Life & Letters


About this Item

Title: Walt Whitman to Mary Whitall Smith Costelloe, 27 September 1886

Date: September 27, 1886

Whitman Archive ID: loc.01353

Source: The Charles E. Feinberg Collection of the Papers of Walt Whitman, 1839–1919, Library of Congress, Washington, D.C. Transcribed from digital images or a microfilm reproduction of the original item. For a description of the editorial rationale behind our treatment of the correspondence, see our statement of editorial policy.

Notes for this letter were created by Whitman Archive staff and/or were derived from Walt Whitman, The Correspondence, ed. Edwin Haviland Miller, 6 vols. (New York: New York University Press, 1961–1977), and supplemented or updated by Whitman Archive staff.

Contributors to digital file: Stefan Schöberlein, Kyle Barton, and Nicole Gray

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Camden New Jersey
U S. America1
Sept 27 '86

Yours from Etretat rec'd & welcomed warmly—also the picture—Logan and Alys have arrived2—I have not seen them, but shall soon no doubt—I remain much as usual.—I drove out a long jaunt Sunday—Yes, dear M, I have no objection to your writing or collating the "reminiscences" you speak of—actual occurrences, anecdotes, conversations, delineations, personalities, plus—criticisms minus3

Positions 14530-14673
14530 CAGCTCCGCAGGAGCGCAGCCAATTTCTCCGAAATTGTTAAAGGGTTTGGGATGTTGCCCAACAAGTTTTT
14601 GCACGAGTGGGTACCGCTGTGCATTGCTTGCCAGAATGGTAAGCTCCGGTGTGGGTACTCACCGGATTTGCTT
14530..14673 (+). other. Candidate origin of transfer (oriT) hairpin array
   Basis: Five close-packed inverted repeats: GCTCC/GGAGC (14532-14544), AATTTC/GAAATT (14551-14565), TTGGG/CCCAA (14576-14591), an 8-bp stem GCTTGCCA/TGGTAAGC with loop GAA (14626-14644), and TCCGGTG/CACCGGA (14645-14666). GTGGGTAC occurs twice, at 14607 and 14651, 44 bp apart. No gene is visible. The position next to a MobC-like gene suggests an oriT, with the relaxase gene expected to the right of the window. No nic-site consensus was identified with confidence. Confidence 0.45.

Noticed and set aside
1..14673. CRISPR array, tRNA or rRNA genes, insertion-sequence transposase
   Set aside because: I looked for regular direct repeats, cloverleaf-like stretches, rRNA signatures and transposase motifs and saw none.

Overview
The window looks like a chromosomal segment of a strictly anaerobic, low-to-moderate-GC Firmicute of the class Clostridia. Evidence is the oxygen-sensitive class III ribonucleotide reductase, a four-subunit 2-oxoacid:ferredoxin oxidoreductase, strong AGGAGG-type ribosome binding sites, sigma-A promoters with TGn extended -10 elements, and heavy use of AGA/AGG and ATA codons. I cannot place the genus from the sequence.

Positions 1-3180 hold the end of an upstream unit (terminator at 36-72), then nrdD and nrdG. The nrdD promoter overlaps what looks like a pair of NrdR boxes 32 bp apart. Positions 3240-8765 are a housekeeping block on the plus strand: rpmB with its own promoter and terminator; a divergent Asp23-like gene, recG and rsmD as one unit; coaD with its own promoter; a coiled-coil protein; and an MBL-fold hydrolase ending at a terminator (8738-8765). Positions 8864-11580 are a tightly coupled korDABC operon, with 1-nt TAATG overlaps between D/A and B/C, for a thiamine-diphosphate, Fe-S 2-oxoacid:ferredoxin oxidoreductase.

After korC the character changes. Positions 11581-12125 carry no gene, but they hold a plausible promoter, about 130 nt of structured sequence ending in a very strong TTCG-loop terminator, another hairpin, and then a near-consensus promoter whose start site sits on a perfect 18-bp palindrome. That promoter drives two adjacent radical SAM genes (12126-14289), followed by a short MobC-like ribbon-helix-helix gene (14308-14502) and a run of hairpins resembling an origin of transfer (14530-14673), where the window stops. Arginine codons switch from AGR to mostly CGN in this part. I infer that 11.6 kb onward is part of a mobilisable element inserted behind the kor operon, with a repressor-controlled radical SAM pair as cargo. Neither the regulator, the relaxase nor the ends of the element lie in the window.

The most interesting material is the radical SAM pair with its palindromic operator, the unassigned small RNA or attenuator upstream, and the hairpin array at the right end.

Mary Whitall Smith Costelloe (1864–1945) was a political activist, art historian, and critic, whom Whitman once called his "staunchest living woman friend." A scholar of Italian Renaissance art and a daughter of Robert Pearsall Smith, she would in 1885 marry B. F. C. "Frank" Costelloe. She had been in contact with many of Whitman's English friends and would travel to Britain in 1885 to visit many of them, including Anne Gilchrist shortly before her death. For more, see Christina Davey, "Costelloe, Mary Whitall Smith (1864–1945)," Walt Whitman: An Encyclopedia, ed. J.R. LeMaster and Donald D. Kummings (New York: Garland Publishing, 1998).


1. This postal card is addressed: Mrs: Costelloe | 40 Grosvenor Road | the Embankment | London England | S W. It is postmarked: CAMDEN | SEP | 27 | 1 30 PM | 1886 | N.J. [back]

2. Mary's brother Logan called on September 26, but Whitman was not in. Mary's father Robert Pearsall Smith and her sister Alys visited the poet on October 9 (Whitman's Commonplace Book, Charles E. Feinberg Collection of the Papers of Walt Whitman, 1839–1919, Library of Congress, Washington, D.C.). [back]

3. Mrs. Costelloe's article about Whitman's "Camden entourage" appeared in the Pall Mall Gazette on December 23: "Walt Whitman at Camden. | By One who has been there." [back]


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